Spotlight on EDF Climate Corps Fellows at Housing Authorities

EDF Climate Corps fellow | July 19, 2013

Lillian Cheng and Scott Hensley are two EDF Climate Corps fellows hard at work identifying energy efficiency opportunities at public housing authorities. Read on to learn about their environmental passions and how they are overcoming financial and organizational challenges to save energy and money.


Name: Lillian ChengLillian Cheng

Hometown: Jersey City, NJ

School: Columbia University

Host Organization:  Housing Authority of the City of Los Angeles (HACLA)

Q: Why did you join EDF Climate Corps?

A: I was excited about the opportunity to immerse myself in a host organization, gaining practical business experience, while also concentrating on sustainability and climate change issues – two areas of focus, which I care deeply about. Additionally, the program’s reputation and the wealth of resources EDF provides to its fellows were particularly attractive.

Q: What have you been working on this summer?

A:  I have been benchmarking HACLA’s utility usage and analyzing a variety of energy and water efficiency measures for each of the 14 public housing complexes. I am also developing a public announcement campaign to encourage HACLA’s residents to conserve energy and water. Lastly, I am researching energy efficiency financing mechanisms for the public housing sector. 

Q: What has been the most difficult part about those projects?

A:  Lack of funding has been the biggest challenge to date. Current federal policies effectively disincentivize energy efficiency projects due to the method in which annual operating subsidies are calculated. Data gathering has also been difficult across all 14 sites, as there are no centralized databases of on-site equipment and utility usage.

Q: What are some ways you’ve discovered that have been helpful in overcoming those difficulties?

A: Researching different types of financing structures, such as performance contracts, have been helpful in overcoming financial barriers. Visiting each of the 14 public housing projects in person and taking inventory of equipment has also been helpful in aggregating lists of on-site equipment and general usage patterns.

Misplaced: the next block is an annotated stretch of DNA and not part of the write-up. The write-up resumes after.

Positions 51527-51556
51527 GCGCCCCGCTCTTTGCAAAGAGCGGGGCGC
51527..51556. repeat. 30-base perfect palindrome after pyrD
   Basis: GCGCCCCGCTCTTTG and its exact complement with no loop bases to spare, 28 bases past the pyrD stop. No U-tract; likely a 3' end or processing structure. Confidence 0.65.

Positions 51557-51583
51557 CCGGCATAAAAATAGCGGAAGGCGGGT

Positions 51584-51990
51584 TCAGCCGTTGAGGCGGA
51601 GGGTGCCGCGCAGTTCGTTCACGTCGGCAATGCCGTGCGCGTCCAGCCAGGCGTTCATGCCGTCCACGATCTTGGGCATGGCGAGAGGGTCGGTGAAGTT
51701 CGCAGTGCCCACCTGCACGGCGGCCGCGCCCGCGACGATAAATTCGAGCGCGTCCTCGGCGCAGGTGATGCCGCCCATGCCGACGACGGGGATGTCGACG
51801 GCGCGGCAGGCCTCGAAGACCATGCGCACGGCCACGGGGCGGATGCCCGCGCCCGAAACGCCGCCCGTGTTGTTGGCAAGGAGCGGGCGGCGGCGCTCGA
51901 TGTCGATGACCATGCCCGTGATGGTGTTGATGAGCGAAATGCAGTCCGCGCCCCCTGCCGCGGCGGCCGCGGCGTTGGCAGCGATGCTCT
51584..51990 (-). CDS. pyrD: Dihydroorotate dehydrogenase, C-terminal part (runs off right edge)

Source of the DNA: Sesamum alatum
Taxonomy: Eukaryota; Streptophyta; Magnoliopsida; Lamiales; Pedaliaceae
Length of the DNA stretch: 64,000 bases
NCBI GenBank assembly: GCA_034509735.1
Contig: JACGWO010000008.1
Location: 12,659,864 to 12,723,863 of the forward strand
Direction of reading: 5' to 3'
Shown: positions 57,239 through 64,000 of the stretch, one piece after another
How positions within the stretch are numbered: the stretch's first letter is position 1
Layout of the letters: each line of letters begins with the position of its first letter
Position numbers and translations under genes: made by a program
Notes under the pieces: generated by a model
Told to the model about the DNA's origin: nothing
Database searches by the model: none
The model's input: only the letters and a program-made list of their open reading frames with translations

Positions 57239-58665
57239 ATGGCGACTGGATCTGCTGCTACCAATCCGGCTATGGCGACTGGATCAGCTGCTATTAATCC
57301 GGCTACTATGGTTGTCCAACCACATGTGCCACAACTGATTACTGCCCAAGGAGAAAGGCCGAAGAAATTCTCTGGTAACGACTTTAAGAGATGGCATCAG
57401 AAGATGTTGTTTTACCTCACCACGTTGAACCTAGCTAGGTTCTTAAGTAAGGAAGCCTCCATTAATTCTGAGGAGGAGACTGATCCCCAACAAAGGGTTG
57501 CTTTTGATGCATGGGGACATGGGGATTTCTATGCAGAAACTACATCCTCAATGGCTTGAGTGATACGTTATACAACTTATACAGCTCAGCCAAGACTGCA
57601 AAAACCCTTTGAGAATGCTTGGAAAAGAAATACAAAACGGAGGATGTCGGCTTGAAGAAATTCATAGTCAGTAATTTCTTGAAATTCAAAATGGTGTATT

Q:  What is the mark you want to leave on the world?

A: It is difficult to answer this question with eloquence in just a few sentences, but I hope that the ultimate result of my work in energy efficiency changes our perception of living in and with the built environment. Rachel Carson completely changed the way we looked at chemicals and pesticides in a groundbreaking way. I’d like my work to be as equally as revolutionary, changing the way we see and use finite energy and water resources.


Name: Scott HensleyScott Hensley

Hometown: Saint Croix, U.S. Virgin Islands

School: George Washington University

Host Organization: LINC Housing Corporation

Q: What is an interesting fact about you?

A:  I used to swim competitively. I’ve had the chance to represent the Virgin Islands in international competitions, three World Championships and two Pan American Games.

Q: What are you working on this summer?

A: I’m helping the nonprofit LINC Housing Corporation codify the financial incentives and programs that exist in locations throughout California to allow them to retrofit as many of their affordable housing properties as possible.

Q: In tackling that project, what has been the most difficult part?

A: It’s been difficult because the overall picture of energy efficiency, specifically the picture of available and applicable financial incentives, is constantly changing. The challenge is to keep track of all incentives and take advantage of them in the most effective way possible. Specific to multifamily properties, the issue of the split incentives, where the tenants and property owners may not equally reap the benefits of energy efficiency investment, continues to be an issue that the industry is grappling with. 

Q: What has been the best part about working at LINC Housing?

A: LINC has fully embraced my work and the essence of the EDF Climate Corps program. They’ve been open with information and access, as well as their vision. I’ve gotten to see people get really involved in advancing the agenda of sustainable practices at LINC’s properties. 

Q: What is the mark you want to leave on the world?

A: I want folks who I work with, or who come in contact with my work to say, “This person is serious about what they’re doing and has made me think about a particular issue from different perspective that I didn’t see before.” To help people expand their minds and their efforts would be fulfilling for me. 


This post is a part of our "Interviews with Tomorrow's Leaders" series. Stay tuned for more interviews with our 2013 EDF Climate Corps fellows! 


About EDF Climate Corps

EDF Climate Corps ( taps the talents of tomorrow’s leaders to save energy, money and the environment by placing specially-trained EDF fellows in companies, cities and universities as dedicated energy problem solvers. Working with hundreds of leading organizations, EDF Climate Corps has found an average of $1 million in energy savings for each participant. For more information, visit Read our blog at Follow us on Twitter at and on Facebook at